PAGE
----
Strainer ready to strain tea into pitcher.

To your tea, add one quart of lukewarm water; you do not want to use super cold water, as cooling the tea too quickly can result in cloudy tea.


A quart of room temperature water to add to the tea.

Place your tea in the refrigerator and allow it to chill thoroughly. If you do not wish to sweeten your tea, go ahead and enjoy the tea as is.


The finished unsweetened iced tea.

If you prefer to have your tea sweetened, Alton recommends making a simple syrup. Why make a simple syrup, rather than just adding sugar to your iced tea? While granulated sugar does not dissolve easily in cold liquids, a simple syrup will mix in quite easily. Plus, you can add some additional flavor to your tea, if desired. To make plain simple syrup, in a pan combine 5 C sugar and 3 C cold water. Bring this to a boil over medium heat, cover, and let it cool to room temperature. Seal and refrigerate for up to a month. Alternatively, to add some additional flavor to your simple syrup, add six sliced lemons and a few sprigs of fresh mint to 3 C water and 5 C sugar.

Again, bring to a boil.

Cover the mixture for 10 minutes before straining.

Let cool, refrigerate, and add to iced tea as desired. You will have quite a lot of simple syrup, but you can always freeze any extra. Simple syrup is also great in some cocktail recipes.

Though it really isn’t the season for iced tea, I made Alton’s sweet tea this week. I used some old Lapsang Souchong tea that I had sitting around, which resulted in iced tea that was quite smokey and intense. I would probably use a different type of black tea if I were to make Alton’s iced tea again. I opted to make the lemon-mint simple syrup for my tea. We found that placing 1.5 ounces simple syrup in a pint glass, and filling the glass to the top with iced tea resulted in the perfect level of sweetness.


A perfect glass of Alton’s sweet tea.

The lemon and mint flavors really shine through, and it would be quite refreshing on a hot day.


With things finally settling down slightly for Ted’s health in December, I was able to devote a little more time to my Good Eats project. Already skinny, Ted had lost over 30 pounds after his second cancer surgery, bottoming out with only 131 pounds on his 6’1″ frame. Needless to say, weight gain became the goal in our household, and I cooked anything and everything that appealed to him, even remotely. Thankfully, some of the recipes from the last few episodes I was blogging about did have some appeal to Ted. Most recently, the recipes I tackled were all from Alton’s episode on puff pastry.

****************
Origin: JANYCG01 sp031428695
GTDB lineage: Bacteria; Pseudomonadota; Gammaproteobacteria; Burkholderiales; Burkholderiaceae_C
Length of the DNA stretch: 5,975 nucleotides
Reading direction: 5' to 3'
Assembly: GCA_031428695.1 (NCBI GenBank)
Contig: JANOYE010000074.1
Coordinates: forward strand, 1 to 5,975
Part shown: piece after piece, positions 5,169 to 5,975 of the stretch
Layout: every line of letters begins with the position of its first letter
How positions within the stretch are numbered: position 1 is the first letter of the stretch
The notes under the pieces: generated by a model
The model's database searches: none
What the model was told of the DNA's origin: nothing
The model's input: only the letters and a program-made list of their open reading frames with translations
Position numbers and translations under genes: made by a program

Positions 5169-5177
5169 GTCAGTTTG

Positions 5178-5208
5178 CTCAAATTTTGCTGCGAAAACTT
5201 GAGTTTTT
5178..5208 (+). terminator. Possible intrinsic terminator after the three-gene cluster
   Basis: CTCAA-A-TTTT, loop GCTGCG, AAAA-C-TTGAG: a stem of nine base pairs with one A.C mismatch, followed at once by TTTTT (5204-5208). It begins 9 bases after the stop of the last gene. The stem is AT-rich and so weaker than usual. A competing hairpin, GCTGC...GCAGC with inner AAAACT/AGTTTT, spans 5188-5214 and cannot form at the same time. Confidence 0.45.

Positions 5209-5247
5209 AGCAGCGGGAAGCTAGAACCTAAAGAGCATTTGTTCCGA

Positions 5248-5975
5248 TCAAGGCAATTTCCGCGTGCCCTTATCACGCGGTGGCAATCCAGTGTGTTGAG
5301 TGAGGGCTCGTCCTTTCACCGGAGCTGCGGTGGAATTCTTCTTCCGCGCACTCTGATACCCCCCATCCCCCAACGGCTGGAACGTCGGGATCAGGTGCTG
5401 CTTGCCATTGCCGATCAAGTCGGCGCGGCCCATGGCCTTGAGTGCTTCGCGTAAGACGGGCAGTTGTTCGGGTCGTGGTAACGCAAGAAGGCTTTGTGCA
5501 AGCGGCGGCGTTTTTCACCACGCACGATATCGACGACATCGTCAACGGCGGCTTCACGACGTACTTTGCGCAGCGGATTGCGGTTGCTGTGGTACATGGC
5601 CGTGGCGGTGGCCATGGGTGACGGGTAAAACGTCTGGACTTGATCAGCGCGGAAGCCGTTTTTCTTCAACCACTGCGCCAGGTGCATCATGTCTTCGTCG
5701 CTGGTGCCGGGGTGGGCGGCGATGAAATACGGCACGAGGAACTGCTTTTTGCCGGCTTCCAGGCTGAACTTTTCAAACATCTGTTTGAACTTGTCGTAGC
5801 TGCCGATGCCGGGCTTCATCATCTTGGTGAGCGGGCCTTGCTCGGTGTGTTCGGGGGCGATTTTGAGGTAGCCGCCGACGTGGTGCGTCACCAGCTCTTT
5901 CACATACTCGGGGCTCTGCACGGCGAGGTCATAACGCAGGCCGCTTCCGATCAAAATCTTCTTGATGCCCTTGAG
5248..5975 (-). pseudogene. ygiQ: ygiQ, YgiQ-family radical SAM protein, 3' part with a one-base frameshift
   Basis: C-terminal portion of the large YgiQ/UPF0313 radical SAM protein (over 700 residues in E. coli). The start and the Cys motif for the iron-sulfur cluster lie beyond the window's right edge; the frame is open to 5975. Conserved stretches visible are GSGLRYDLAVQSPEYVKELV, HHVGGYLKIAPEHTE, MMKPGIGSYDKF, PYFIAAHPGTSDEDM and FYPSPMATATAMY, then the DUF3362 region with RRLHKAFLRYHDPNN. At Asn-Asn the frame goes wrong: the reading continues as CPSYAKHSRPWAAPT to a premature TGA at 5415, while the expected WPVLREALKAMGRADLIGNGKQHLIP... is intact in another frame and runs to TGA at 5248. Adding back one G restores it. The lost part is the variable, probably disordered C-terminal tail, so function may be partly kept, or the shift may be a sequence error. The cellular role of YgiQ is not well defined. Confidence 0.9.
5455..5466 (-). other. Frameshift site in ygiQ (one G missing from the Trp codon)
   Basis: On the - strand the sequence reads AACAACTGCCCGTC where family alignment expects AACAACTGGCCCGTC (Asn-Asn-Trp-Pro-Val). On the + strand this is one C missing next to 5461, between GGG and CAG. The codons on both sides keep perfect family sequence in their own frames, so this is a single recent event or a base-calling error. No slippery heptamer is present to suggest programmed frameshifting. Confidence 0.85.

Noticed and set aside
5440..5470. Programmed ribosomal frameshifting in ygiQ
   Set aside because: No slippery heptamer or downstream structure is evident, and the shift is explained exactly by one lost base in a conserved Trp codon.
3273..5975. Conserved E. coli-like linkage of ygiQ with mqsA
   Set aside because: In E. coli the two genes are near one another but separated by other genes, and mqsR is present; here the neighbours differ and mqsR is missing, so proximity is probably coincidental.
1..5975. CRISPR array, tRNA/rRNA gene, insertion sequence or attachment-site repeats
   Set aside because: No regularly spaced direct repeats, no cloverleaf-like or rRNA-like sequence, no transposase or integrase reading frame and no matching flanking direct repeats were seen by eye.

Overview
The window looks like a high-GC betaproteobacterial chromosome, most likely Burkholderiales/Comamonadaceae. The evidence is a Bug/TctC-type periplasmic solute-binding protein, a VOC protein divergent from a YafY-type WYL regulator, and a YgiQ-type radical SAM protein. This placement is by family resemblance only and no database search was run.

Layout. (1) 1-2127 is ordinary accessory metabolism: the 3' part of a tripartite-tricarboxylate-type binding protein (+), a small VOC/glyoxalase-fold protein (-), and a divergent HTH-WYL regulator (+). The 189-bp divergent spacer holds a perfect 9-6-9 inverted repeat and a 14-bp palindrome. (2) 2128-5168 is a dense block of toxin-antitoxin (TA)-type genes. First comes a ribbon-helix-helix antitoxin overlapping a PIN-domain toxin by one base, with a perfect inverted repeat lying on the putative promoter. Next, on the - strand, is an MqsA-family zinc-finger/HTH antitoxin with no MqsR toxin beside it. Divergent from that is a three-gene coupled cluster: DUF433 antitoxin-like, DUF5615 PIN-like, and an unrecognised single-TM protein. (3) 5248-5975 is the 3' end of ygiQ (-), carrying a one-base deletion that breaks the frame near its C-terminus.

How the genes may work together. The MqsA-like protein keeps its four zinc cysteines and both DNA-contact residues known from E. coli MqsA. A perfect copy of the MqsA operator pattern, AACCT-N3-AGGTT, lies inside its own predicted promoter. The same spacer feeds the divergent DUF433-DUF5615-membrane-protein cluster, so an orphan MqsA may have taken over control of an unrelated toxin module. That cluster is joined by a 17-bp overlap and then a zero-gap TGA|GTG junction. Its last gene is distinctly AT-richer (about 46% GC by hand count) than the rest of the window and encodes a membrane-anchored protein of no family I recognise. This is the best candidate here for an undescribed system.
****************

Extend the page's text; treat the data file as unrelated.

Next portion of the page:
Puff pastry can be a tricky beast, but its difficult nature can be avoided by following Alton’s puff pastry rules and process.


A box of frozen puff pastry.

Puff pastry is composed of numerous alternating layers of butter and pastry. The first rule of puff pastry is to avoid condensation during the thawing process. To do this, wrap your sheet(s) of puff pastry in a paper towel.


Puff pastry sheet, thawing. Soon to be wrapped in a paper towel to avoid condensation.

Wait 15-20 minutes before gently trying to unfold the pastry sheet; if the sheet offers any resistance, give it more time to thaw. From this point, give the pastry a check every five minutes. Once you can unfold your pastry sheet, gently fold it into a triangle shape, and allow it to thaw for a few more minutes.


Puff pastry, continuing to thaw in a triangle shape.

Once ready to go, unfold the sheet all the way, crimping the seams with your fingers.

Your puff pastry is now ready for use. It is always a good idea to place a sheet pan in the freezer (or outside, if it is cold enough). That way, if your pastry gets too warm, you can quickly cool it down.


Chilling a sheet pan.

If your pastry gets too warm, you will know it, as it will begin to stick and get difficult to work with.

Fruit Tart

Alton’s first puff pastry recipe is for a fruit tart. To make two individual tarts, begin by thawing one sheet of purchased puff pastry as described above. Also, preheat your oven to 400 degrees. Once your pastry is ready, sprinkle sugar over both sides, and gently roll the pastry with a rolling pin to flatten the seams. Place two small saucers diagonally on the pastry and cut around them with a pizza cutter.